The Paradox of Invitations

Lately I’ve been intrigued by the idea of website and web app invitations. You join a website and then gain some benefit (as does the site) by inviting a bunch of your friends. A lot of these invitation widgets access your e-mail, Facebook, or LinkedIn accounts. You click “permission to access gmail,” and all of a sudden you’re presented with a list of 300 e-mail address from which to choose.

I don’t know about you, but at that point, unless the incentive for getting a friend to join is really good or if I have someone specific in mind, I just skip the invitations. It’s the paradox of choice: I’m simply overwhelmed by the sheer number of Facebook friends or e-mail addresses from which to choose, and so I choose none.

I’m wondering if there’s a better way for a website to suggest invites to a new user. Thus I propose the following experiment:

Borrow a website that gets thousands of new users every month. Randomly rotate the format of the invitation page so that each of the following invitation formats are equally distributed (thus, when User A lands on the invitation page, he sees Scenario 1, then the next user sees Scenario 2 instead [and does not know of the existence of Scenario 1] and so on):


  1. Regular invitation page where you are given a list of all of your Facebook friends and are asked to pick as many as you’d like.
  2. Invite page where you are given a list of all your Facebook friends and are asked to pick 10 of them.
  3. Invite page where you are given a list of all your Facebook friends and are asked to pick 5 of them.
  4. Invite page where you are given a list of all your Facebook friends and are asked to pick a specific group with no quantifiable guidelines. I.e., your best friends, your immediate family members, your coworkers.

The invitations would read as follows: “Hey! I just signed up for this fascinating new site. I have the one-time option of inviting exactly 10 of my friends and colleagues, and I chose you. Check it out if you have a minute.” (Where the number “10” matches Scenario 2.)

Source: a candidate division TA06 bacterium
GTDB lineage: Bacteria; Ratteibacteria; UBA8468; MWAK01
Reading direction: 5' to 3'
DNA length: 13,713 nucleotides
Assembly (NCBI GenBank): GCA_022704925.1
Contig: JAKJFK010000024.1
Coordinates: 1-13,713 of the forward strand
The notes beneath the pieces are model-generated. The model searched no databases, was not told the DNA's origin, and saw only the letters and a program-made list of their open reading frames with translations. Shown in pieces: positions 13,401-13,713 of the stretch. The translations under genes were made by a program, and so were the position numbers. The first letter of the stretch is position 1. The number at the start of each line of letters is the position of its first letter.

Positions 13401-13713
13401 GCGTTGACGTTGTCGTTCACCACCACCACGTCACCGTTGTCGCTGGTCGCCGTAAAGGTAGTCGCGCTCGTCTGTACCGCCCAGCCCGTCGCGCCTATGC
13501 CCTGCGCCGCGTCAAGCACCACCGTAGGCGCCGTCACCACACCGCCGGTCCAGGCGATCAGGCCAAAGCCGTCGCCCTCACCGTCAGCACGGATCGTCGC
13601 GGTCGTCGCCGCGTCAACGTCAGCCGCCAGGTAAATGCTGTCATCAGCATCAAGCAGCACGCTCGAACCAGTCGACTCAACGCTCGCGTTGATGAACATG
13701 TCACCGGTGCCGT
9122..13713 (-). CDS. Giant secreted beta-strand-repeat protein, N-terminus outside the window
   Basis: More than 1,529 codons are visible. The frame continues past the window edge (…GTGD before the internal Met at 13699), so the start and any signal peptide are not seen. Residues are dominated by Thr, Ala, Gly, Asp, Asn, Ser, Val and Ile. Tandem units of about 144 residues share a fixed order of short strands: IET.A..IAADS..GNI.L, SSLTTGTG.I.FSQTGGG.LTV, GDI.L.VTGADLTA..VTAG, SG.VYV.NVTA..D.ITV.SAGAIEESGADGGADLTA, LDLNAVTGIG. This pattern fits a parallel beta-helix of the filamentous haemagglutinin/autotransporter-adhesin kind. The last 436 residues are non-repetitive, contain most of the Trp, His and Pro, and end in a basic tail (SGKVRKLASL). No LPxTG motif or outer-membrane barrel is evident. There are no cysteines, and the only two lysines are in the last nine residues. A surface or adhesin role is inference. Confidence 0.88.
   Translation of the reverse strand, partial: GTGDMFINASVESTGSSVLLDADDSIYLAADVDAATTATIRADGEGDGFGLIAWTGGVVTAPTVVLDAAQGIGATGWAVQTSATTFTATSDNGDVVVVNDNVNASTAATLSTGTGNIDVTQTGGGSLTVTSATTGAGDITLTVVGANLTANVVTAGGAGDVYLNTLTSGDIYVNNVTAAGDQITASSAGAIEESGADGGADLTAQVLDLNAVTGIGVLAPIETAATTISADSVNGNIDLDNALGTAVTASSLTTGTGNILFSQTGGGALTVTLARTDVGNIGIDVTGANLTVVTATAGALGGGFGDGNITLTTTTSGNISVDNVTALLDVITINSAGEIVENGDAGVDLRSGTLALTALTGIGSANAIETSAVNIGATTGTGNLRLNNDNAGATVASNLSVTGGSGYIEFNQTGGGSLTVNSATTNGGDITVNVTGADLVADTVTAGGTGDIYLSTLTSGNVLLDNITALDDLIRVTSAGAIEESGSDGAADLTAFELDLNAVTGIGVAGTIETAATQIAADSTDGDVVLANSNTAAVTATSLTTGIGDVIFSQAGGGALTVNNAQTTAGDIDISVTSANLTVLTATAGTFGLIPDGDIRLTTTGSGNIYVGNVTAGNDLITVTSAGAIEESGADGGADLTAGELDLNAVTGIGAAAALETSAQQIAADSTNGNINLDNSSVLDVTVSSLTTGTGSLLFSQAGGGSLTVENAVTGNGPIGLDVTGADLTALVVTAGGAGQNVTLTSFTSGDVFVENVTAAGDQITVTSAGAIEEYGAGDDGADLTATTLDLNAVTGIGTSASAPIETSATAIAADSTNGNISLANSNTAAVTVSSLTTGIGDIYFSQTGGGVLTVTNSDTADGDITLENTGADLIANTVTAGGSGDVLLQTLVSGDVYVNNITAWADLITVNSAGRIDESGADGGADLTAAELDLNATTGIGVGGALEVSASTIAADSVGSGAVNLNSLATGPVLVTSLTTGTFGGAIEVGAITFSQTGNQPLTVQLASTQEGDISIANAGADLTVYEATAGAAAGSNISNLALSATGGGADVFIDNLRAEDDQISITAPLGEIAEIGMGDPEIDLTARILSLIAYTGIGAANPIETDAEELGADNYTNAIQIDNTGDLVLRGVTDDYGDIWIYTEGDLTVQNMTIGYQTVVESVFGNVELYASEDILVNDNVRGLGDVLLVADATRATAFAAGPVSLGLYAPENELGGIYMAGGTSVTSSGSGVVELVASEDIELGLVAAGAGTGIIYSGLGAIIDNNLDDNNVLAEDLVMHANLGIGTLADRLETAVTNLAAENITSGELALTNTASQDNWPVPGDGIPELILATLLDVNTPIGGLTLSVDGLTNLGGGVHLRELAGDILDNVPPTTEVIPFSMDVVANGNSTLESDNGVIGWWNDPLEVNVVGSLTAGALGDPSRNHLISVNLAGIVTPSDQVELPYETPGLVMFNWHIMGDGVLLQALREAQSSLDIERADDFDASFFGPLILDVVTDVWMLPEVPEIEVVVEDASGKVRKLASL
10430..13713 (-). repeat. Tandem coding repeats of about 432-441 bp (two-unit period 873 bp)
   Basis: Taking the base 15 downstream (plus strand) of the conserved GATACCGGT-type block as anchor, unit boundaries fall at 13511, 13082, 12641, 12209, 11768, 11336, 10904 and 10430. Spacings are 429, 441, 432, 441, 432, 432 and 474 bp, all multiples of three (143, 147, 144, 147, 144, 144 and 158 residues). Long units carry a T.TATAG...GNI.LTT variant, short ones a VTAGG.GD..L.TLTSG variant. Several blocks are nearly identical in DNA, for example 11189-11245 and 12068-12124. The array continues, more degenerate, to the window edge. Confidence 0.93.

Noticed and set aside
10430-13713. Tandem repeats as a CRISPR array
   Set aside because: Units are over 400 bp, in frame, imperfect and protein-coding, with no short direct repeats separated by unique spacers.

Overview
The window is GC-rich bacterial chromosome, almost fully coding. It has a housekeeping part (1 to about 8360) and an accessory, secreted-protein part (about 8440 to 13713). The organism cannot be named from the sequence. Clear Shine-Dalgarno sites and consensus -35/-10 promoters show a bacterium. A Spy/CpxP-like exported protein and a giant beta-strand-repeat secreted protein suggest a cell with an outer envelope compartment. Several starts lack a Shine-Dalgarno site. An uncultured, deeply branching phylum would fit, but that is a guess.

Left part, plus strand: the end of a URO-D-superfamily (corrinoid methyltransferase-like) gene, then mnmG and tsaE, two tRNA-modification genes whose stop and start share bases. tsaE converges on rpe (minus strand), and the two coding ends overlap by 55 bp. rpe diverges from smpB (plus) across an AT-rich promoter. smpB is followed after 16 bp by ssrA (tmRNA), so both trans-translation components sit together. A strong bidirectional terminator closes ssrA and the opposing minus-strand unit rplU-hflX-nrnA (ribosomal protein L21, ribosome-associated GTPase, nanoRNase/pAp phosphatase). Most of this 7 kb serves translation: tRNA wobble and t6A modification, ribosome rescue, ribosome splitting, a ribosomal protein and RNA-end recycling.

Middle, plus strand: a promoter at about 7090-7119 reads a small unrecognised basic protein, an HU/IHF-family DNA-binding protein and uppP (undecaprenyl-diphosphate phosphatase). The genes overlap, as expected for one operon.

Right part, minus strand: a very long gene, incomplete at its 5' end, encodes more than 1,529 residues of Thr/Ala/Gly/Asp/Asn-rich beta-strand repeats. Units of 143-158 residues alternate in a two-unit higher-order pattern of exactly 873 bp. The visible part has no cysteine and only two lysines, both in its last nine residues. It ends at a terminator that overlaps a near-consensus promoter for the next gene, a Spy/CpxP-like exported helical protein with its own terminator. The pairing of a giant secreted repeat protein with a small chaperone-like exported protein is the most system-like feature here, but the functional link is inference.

The results I’m interested in are (a) the number of invitations per new site user (not “new site users who decides to invite people”) and (b) the number of conversions (new sign ups) as a result of the invitations.

My hypothesis is that Scenario 4 will result in the most invitations per new user because the assigned context makes it easy for our minds to jump to specific faces and names without much thought. However, I would propose that it will be a much closer contest between scenarios 3 and 4 for the number of invite signups per new user. Scenario 4 is somewhat flattering and will target people who generally trust your taste, but Scenario 3 is flattering in a different way: The quantifiable number in the invitation makes people feel like they’re in a very limited, exclusive, elite group (or maybe they’ll feel like they’re the people to whom you pass on annoying website invites, I don’t know).

I wish I could run this experiment on my blog, but I think it would be more effective if tried on a much heavier trafficked website. Thus I’ve proposed the experiment to behavioral economist Dan Ariely (isn’t it cool that we live in a world where you can propose an idea to a bestselling author and he’ll actually read it? Perhaps even the next day?) [UPDATE: I heard back from Dan, and he’s going to keep an eye out for sites to try this method, but if you know anyone who runs a popular website with whom we could try this little experiment, contact me at]

What’s your hypothesis?